HARLINGEN — “You want to try it on, buddy?” asked Robert Curry, a Harlingen police officer.

The young boy smiled and moved uncertainly toward him. Curry, a school resource officer, fitted a black bullet-proof vest on him. It was heavy on the boy’s shoulders, but he was all joy and excitement, as were about 360 children yesterday at the Travis Elementary College and Career Fair.

“The students are coming through the different stations,” said Principal Beulah Rangel. “They’re enjoying the conversations they’re having with their guest speakers about different career options. But we also have some universities here, so those are options as well.”

The children filled the gymnasium where 18 presenters — including Gentle Hands Barber Shop, Harlingen Fire Department, Our Lady of the Lake University — spoke with the children about their jobs. A girl with glasses jumped up and down excitedly. Two boys negotiated what table to go to, then one said, “This way” and they headed to Homeland Security Investigations.

Kids crowded around retired NFL player Leo Araguz, 49, to try on helmets and ask questions.

“Anybody that can dream can make whatever they want happen,” said Araguz, a 1989 graduate of Harlingen High School. Araguz, who was a punter for the Minnesota Vikings, Detroit Lions, Seattle Seahawks and the Oakland Raiders, has plenty to share.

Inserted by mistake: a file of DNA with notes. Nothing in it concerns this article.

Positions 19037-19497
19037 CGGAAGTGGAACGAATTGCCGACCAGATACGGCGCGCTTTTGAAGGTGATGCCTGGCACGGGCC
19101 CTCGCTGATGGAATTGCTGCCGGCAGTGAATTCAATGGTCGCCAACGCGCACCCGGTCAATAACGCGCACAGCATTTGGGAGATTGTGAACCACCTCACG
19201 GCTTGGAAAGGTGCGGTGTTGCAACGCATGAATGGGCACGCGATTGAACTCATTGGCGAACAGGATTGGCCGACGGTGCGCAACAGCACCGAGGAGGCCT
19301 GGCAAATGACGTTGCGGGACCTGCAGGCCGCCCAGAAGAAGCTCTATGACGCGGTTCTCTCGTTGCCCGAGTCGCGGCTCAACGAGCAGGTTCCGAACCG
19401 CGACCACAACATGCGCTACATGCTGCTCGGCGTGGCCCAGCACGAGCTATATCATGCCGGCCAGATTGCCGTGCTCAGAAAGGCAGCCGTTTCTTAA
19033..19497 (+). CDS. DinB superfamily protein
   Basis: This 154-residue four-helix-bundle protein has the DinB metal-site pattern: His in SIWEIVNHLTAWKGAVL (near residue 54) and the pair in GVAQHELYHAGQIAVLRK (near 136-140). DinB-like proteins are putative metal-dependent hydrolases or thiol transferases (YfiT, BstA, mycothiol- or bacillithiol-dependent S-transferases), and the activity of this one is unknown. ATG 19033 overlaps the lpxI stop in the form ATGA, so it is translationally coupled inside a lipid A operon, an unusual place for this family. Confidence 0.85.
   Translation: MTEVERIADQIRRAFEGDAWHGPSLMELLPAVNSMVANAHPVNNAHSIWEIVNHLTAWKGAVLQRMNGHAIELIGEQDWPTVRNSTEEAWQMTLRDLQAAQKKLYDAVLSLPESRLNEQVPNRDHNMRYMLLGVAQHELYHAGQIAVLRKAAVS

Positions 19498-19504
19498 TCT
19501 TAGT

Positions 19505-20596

“I like the fact that I can share something that I did, that I dedicated my life to it and I can share that with the kids,” said Araguz, who now owns Araguz Construction.

“Hopefully, one of those kids can see that and see the fact that people from here in the Valley can also do it and reach their goals,” he said. “They can go back to the same fact that, keep dreaming and you’ll have the opportunity to do what you want to do.”

The kids seemed to be getting the message.

“Today there are Rodeo Dental, Border Patrol, there’s the police department, everything,” said Marie Ruelas, 9. “So what we do here is that we get to meet people and ask questions about what they do.”

She, like many of the older students, had a sheet of paper with questions.

“I’m looking for Border Patrol,” she said. “I put, ‘Where do you go for work?’ I have questions like ‘What’s it like being them and what they do.’”

Agent Daniel Martinez, U.S. Border Patrol, admired the honesty of the children who spoke to him.

“They’re really interested and very genuine about all the questions they are asking,” he said. “The first question I ask is, ‘What do you want to become when you grow up? What are your goals and aspirations?’”

Martinez, who is also a chaplain with the Border Patrol, seemed to enjoy his time with the kids.

“Right now we’re having fun out here with all the students asking so many questions about careers,” he said.

The kids indeed had some pretty pointed questions.

“My question was to the H-E-B bakery,” said Daniel Cedillo, a fourth grader. “I asked, did food go to waste, and he said, no, they give it to the homeless.”

Did he like that answer?

“Yes!” he said emphatically. “It’s cool that everyone can go for different things and ask them questions about stuff.”

Ever since Diego Nunez opened Gifted Hands Barber Shop he’s wanted to share his story of success.

“I enjoy talking to young kids and motivating them to not just choose a career but know the options that they have,” he said.